So this is the world according to Jacob of Nkandla: the Chinese are the good guys, the Europeans are the bad guys, and Africans are the future. “Over the last decade, and partly because of China’s unrelenting support, the African continent has seen tremendous growth rates, making it one of the fastest growing continents and certainly the next growth pole,” he informed forum delegates.
This forum has traditionally been where China unveils its latest plans for Africa, sugar-coated in the language of development and cooperation. This time was no different, as the People’s Republic outlined five areas in which support to Africa would be increased. Cutting through the diplomat-speak, there are a few things worth noting.
First, that $20 billion in low-cost loans would be made available over the next three years to African countries – a big number, but less than Europe as a whole is contributing to Africa in overseas development aid. Expect this number to supplemented, however, with special loans for specific projects that are financed through other Chinese institutions.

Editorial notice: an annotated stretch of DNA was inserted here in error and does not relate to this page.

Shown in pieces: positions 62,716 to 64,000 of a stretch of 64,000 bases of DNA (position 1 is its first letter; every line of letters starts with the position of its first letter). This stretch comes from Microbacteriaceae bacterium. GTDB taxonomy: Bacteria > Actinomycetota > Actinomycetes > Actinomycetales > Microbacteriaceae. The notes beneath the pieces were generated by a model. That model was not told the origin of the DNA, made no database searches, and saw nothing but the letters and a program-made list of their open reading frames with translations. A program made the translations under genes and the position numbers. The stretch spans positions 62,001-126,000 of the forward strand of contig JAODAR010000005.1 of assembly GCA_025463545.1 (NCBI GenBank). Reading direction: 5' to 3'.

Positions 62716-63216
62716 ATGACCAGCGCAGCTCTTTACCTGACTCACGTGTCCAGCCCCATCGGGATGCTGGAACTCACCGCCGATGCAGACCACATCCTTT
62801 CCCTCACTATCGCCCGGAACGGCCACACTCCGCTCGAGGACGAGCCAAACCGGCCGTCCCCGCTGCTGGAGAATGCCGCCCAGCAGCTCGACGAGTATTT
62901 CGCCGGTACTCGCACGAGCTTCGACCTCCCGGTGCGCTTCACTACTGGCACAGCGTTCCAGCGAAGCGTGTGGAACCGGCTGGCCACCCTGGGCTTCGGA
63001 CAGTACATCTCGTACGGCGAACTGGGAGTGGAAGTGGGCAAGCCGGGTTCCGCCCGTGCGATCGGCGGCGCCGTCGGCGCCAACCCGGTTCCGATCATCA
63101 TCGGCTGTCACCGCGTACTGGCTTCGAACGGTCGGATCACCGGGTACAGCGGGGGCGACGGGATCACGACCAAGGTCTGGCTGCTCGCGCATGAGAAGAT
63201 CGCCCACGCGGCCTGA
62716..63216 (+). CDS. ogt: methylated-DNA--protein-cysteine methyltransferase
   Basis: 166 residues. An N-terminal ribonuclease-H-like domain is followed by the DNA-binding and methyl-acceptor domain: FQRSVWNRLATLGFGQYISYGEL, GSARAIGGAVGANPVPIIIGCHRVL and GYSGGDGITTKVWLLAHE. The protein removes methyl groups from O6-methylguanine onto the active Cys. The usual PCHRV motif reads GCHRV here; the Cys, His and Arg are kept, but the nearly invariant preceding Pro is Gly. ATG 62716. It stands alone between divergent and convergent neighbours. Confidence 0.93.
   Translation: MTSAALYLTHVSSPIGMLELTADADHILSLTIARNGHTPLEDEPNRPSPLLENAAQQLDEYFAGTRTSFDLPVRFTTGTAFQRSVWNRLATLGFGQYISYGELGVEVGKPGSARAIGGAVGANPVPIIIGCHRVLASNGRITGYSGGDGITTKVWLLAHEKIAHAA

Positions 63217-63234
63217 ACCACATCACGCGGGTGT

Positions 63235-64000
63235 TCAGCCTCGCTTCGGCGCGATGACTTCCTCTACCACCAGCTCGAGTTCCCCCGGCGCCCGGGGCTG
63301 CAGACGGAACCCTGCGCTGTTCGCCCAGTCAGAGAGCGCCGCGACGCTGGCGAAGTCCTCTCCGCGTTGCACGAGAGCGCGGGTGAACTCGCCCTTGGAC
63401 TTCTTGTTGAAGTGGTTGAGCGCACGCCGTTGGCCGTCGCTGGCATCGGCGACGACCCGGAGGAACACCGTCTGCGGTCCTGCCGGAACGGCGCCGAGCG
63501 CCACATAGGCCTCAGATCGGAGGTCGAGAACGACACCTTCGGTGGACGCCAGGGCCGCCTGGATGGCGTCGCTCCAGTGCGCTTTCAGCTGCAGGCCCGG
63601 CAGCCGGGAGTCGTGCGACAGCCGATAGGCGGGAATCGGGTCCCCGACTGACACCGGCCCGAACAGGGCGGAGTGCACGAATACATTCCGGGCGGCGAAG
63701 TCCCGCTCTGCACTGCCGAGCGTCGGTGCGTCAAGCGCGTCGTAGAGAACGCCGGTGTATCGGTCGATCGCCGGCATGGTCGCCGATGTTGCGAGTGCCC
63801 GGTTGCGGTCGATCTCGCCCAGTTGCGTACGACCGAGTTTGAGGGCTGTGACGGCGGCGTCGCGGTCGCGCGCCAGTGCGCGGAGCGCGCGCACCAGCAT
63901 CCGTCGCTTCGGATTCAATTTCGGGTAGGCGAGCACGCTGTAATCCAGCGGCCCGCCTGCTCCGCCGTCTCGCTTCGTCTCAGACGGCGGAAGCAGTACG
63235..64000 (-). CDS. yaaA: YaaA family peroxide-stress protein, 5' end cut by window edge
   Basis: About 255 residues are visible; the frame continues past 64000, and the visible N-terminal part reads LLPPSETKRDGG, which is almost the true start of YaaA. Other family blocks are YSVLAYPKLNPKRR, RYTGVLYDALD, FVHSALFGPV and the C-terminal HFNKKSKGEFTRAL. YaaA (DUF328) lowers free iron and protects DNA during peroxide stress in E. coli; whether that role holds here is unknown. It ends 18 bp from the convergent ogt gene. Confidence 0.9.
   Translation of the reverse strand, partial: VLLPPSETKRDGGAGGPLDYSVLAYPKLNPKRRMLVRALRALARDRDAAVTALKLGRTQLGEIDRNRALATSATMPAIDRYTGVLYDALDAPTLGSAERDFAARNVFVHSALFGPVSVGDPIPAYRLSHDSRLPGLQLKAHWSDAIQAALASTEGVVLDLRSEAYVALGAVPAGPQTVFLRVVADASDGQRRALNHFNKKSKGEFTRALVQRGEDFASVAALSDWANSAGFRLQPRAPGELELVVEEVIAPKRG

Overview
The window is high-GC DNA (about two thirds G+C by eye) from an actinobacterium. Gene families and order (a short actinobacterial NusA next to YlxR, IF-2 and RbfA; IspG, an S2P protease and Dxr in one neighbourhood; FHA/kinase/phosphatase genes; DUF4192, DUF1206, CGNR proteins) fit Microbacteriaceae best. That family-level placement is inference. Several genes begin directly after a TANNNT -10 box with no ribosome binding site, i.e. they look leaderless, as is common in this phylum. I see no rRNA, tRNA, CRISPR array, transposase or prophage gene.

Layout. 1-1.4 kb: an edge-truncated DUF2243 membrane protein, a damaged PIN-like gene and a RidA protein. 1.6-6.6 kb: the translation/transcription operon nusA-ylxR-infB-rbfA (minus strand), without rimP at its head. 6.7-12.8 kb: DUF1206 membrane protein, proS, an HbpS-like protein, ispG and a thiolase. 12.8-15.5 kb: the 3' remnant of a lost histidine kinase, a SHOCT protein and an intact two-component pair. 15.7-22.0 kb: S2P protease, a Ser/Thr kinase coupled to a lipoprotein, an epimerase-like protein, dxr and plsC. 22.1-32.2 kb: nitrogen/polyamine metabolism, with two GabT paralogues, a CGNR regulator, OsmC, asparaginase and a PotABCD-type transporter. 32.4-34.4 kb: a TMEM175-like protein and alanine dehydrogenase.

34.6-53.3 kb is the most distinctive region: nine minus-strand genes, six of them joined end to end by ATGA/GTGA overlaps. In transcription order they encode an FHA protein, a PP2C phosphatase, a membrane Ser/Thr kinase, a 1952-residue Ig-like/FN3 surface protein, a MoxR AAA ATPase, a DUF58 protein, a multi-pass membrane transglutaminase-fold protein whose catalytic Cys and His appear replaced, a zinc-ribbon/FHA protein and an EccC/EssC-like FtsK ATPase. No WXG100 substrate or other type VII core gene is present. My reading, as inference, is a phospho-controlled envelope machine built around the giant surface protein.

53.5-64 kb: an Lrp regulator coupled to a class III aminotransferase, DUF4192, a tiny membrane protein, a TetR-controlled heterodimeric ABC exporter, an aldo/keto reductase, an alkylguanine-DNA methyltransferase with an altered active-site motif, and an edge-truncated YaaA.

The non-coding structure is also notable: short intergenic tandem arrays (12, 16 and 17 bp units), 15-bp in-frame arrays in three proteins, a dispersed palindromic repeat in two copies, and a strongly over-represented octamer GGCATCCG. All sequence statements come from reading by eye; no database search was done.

Second, that China will offer 18,000 scholarships to African government officials, to bring them to China and train them in the Chinese style of governance. If these scholarships are distributed evenly across the continent, that’s at least 300 officials from each country that will get a little bit of Chinese indoctrination – a good investment as far as China is concerned.
There’s been plenty of indoctrination going on already, of course; some 20,000 government scholarships have already been given, and there are thousands of academic scholarships being given to African students (as compared to the handful on offer from European and American universities). Not that this is a bad thing; there is plenty that African governments need to learn and can perhaps implement about the Chinese economic and governance models.
Zuma, it seems, intends to do just that. It’s telling that in the same week that his government ignored United Nations criticism over withholding information about mercenaries in Somalia – an obstinacy that could jeopardise South Africa’s bid for a permanent seat on the United Nations Security Council – the president made a personal appearance in Beijing. He’s already looking east; and where the president looks, the country is sure to follow. DM
Photo: China’s President Hu Jintao (R) shakes hands with South Africa’s President Jacob Zuma during the opening ceremony of the Fifth Ministerial Conference of the Forum on China-Africa Cooperation (FOCAC) at the Great Hall of the People in Beijing, July 19, 2012. Hu on Thursday offered $20 billion in loans to African countries over the next three years, boosting a relationship that has been criticised by the West and given Beijing growing access to the resource-rich continent. REUTERS/Jason Lee